Remove the dough from the sheet pan and place onto a cool surface like a marble pastry slab. Place the butter at one end of the dough and then fold over the other half. Firmly seal the edges of the dough around the butter and then roll the dough out back to its original size (the size of the half sheet pan). Try to keep the edges straight and the corners square.

Once rolled, preform a four-fold on the dough. Meaning: fold the two shorter sides of the dough to the center, and then fold in half. Much like a four fold wallet.

It should look like the above after your first four fold. Mark the dough with a dimple (or dimples) so you can remember which 4-fold you're on. We've completed the first four fold here so I'm poking it just once. Allow the dough to rest in the refrigerator wrapped in plastic for 30-45 minutes (don't rush this process in the freezer, you're not just allowing the dough to chill but the gluten to rest so it is capable of stretching and creating all those wonderful layers).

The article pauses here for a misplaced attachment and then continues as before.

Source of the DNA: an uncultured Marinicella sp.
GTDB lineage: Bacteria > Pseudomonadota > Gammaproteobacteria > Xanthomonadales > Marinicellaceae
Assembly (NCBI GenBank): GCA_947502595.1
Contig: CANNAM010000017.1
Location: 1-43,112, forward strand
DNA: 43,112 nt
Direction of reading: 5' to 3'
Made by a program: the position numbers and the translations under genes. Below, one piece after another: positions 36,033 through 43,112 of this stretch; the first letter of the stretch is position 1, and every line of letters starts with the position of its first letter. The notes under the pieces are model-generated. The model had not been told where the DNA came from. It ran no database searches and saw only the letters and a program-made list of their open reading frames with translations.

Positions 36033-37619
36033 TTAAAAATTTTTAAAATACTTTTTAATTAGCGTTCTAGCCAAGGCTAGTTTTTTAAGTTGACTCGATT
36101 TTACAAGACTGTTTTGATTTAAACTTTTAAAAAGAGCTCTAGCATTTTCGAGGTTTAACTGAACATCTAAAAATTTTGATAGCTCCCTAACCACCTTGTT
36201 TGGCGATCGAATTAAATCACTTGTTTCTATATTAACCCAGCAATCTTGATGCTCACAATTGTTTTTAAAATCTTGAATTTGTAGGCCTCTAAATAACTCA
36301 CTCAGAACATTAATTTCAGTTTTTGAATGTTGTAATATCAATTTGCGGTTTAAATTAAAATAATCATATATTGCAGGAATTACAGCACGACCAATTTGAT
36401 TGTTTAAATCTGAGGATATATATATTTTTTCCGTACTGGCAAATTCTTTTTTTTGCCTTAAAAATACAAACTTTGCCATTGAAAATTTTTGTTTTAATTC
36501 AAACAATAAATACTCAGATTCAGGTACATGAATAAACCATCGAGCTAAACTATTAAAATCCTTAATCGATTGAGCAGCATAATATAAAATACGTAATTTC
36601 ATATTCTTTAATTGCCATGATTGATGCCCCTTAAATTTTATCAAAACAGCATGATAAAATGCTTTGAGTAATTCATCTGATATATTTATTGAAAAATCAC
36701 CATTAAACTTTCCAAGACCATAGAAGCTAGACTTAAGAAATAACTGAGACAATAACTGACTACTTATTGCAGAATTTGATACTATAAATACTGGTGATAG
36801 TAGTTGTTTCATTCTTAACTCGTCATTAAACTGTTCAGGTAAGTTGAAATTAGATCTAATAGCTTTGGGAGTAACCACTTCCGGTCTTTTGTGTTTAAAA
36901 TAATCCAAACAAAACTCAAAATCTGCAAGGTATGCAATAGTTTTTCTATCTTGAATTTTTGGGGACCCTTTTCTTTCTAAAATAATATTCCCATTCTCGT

Once rested, turn the dough 90 degrees and roll it out again into the sheet pan sized rectangle, keeping the edges straight and the corners sharp. Preform a second four fold, mark the dough with two dimples, wrap and allow to rest again for 30 minutes.

Repeat this two more times for a total of four four-folds, turning the dough 90 degrees each time. Allow to rest for 30 minutes in the refrigerator after each folding and before using.

Now you've got puff pastry! You can roll it out into sheets, fold it, wrap it and store it in the freezer for future use.

Or, you can make some quick and easy savory palmiers...

Pesto and Prosciutto Palmiers:

Prosciutto Palmiers
1 sheet of puff pastry (10" square 1/4" thick)
2-3 tablespoons tomato paste
10 slices prosciutto
1/2 cup pecorino romano or parmesan, grated
fresh ground pepper

Spread the tomato paste evenly over the surface of the puff pastry. Arrange the prosciutto slices on top and then sprinkle with half of the grated pecorino romano. Roll or fold the two sides to the center, and then sprinkle center with the remaining cheese and close (this keeps them from unfolding when the pastry puffs in the oven).

Transfer the log to a cutting board and cut 1/4" slices. Place these onto a baking sheet lined with parchment giving them plenty of room to expand.

Bake at 400°F for 10-20 minutes until golden brown.

Pesto Palmiers